Mimsy Were the Borogoves

Book Reviews: From political histories to bad comics, to bad comics of political histories. And the occasional rant about fiction and writing.

An Old French expletive and The Three Musketeers

Jerry Stratton, March 11, 2014

My current writing project references The Three Musketeers a lot, so I’ve been rereading my own archive here on Negative Space. In the process I’ve been fixing errors. Most of them are obvious. This weekend I ran across the following exchange between d’Artagnan and his lackey Planchet in A Family Affair:

“Well!” cried D’Artagnan, “tell us all about it.”

“Dame, that’s a long job, monsieur.”

In context it seemed like an odd typo for “damn”, but before fixing it I thought I ought to look for confirmation. A quick Google search on the text absent the “dame” found a page full of entries all with the strange word.

Well, perhaps they all come from the same original source. Mine came from an early online source, probably the On-line Book Initiative.

I looked it up in my paperback version—I already knew my paperback and the online version are from different translations—and their translation used “Lord”, which sounds more appropriate:

“Lord, monsieur, that’s a long job.”

I also have a paperback in the original French. In that book, the word appears verbatim:

— Dame! c’est bien long, Monsieur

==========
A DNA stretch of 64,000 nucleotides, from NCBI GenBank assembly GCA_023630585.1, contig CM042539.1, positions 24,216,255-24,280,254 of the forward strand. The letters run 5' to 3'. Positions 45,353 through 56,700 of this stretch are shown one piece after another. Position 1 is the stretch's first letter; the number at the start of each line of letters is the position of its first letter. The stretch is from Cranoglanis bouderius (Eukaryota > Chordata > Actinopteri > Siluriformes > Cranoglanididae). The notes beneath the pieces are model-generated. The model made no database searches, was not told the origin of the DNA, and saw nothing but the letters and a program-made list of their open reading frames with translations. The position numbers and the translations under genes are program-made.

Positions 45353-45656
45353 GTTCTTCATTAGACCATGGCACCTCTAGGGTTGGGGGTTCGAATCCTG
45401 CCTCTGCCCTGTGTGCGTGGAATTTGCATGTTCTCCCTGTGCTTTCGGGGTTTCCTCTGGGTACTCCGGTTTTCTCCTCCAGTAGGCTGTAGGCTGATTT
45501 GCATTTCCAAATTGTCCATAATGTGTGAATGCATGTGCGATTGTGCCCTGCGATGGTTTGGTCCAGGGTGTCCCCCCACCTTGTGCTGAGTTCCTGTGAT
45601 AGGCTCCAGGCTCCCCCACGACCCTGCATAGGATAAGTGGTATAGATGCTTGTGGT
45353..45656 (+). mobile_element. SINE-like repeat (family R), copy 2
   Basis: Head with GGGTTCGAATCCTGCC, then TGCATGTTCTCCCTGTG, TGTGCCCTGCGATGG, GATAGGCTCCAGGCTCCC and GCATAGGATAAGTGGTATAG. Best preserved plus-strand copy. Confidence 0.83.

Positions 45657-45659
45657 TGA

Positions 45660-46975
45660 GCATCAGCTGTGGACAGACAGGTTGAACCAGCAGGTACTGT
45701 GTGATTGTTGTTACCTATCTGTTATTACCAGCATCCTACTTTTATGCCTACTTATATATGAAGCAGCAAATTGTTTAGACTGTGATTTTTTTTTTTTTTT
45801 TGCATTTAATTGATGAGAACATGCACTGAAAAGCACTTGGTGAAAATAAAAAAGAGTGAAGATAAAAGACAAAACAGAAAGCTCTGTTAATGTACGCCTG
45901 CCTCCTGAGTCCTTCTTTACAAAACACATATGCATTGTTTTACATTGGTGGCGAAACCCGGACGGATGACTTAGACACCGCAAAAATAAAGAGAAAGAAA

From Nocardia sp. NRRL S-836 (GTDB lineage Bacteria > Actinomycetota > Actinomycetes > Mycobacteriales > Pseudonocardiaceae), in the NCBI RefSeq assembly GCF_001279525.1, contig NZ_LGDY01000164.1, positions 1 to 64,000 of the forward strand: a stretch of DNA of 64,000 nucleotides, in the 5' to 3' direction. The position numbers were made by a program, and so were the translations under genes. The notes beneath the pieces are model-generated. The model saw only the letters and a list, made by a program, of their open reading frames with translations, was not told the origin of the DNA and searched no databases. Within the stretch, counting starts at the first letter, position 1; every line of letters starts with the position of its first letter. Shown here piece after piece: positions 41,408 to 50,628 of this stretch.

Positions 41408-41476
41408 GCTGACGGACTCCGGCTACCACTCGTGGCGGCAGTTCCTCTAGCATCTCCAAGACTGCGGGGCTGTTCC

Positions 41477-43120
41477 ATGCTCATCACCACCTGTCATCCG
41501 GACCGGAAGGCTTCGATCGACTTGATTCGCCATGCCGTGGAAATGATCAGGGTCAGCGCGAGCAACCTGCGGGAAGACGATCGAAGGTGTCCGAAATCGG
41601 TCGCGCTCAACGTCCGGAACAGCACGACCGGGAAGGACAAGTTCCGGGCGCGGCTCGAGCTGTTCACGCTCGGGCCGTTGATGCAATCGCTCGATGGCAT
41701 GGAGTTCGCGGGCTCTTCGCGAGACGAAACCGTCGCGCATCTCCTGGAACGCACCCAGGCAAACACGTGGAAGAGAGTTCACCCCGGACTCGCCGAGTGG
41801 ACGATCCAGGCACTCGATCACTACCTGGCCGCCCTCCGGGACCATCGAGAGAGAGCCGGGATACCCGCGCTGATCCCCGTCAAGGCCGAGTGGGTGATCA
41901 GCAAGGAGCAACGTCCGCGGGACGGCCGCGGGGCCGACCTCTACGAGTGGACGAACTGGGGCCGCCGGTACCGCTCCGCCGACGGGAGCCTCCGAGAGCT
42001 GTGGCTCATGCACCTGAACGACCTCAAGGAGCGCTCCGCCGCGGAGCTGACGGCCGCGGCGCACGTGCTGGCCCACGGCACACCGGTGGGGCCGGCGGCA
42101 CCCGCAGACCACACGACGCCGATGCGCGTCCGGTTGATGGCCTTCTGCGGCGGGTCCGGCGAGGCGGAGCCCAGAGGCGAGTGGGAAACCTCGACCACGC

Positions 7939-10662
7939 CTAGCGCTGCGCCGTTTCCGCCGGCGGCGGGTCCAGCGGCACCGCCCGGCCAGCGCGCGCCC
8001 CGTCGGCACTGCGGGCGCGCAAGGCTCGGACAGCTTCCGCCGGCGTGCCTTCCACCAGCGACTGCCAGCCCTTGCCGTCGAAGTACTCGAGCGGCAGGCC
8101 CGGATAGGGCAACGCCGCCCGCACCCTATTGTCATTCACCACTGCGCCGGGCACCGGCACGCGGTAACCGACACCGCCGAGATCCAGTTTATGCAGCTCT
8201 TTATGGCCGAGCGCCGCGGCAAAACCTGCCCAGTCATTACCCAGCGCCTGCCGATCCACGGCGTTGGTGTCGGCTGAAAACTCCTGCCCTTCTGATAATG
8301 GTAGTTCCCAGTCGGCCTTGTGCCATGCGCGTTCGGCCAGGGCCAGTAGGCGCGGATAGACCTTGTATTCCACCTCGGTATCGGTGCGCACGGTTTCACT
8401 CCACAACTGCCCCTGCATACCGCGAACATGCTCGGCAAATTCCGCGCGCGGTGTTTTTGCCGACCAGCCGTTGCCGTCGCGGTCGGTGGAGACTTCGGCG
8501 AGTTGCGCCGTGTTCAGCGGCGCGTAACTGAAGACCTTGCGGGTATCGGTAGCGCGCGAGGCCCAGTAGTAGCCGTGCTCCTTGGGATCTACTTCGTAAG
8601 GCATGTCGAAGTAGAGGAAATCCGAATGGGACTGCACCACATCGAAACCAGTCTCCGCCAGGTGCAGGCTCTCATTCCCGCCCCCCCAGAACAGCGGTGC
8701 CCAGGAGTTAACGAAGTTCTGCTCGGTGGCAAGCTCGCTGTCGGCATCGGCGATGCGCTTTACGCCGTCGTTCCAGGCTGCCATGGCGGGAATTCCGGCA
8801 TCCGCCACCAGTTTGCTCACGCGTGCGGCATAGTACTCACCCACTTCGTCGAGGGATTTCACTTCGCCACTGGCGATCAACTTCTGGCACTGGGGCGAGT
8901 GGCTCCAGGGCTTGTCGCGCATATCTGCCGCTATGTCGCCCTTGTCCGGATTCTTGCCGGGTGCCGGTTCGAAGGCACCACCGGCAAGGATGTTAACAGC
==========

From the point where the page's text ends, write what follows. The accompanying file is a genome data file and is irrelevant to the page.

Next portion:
Is my paperback’s translator right? While it makes sense in context, I have never heard “Dame” used to mean anything other than “Lady” in French. A Google translate query of the original French came back with:

Lady! It is very long, sir.

Which, besides being oddly suggestive is completely out of character for Planchet. It is, however, the translation I expected. Was Lady some strange expletive in French in the time of Dumas, as it sometimes seems to be in old movies in English? I did a Hail-Mary Google search on “dame French exclamation” and got:

Dame! which must not be confounded with the feminine substantive dame (=lady), is the abbreviation of Dame-Dieu, an Old French exclamation equivalent to Seigneur Dieu (=Lord God). We constantly find in medieval texts: que Dame-Dieu nous aide! (=the Lord God help us!). Dame-Dieu, and simply Dame (that is to say, Lord God), was used as an interjection; and the exclamation Ah! dame (=ah! well), which, nowadays, has lost all meaning, signifies really Ah! Seigneur! (=ah! Lord!). The word dame is still found in the geographical names Dammartin, Dampierre, etc., which signify the Lord Martin, the Lord Peter, etc.

So that’s it. It was a contraction of an expletive already old in Dumas’s time from a word that no longer even existed in French. In English it makes no sense to copy it directly; it needs its meaning translated. The translator who chose to give up and include the word verbatim, even though it matched a word in English, made a poor choice, in my opinion. Nowadays, of course, with the Internet, the research is a lot easier to perform.

  1. <- The Secret Knowledge
  2. No One Left to Lie To ->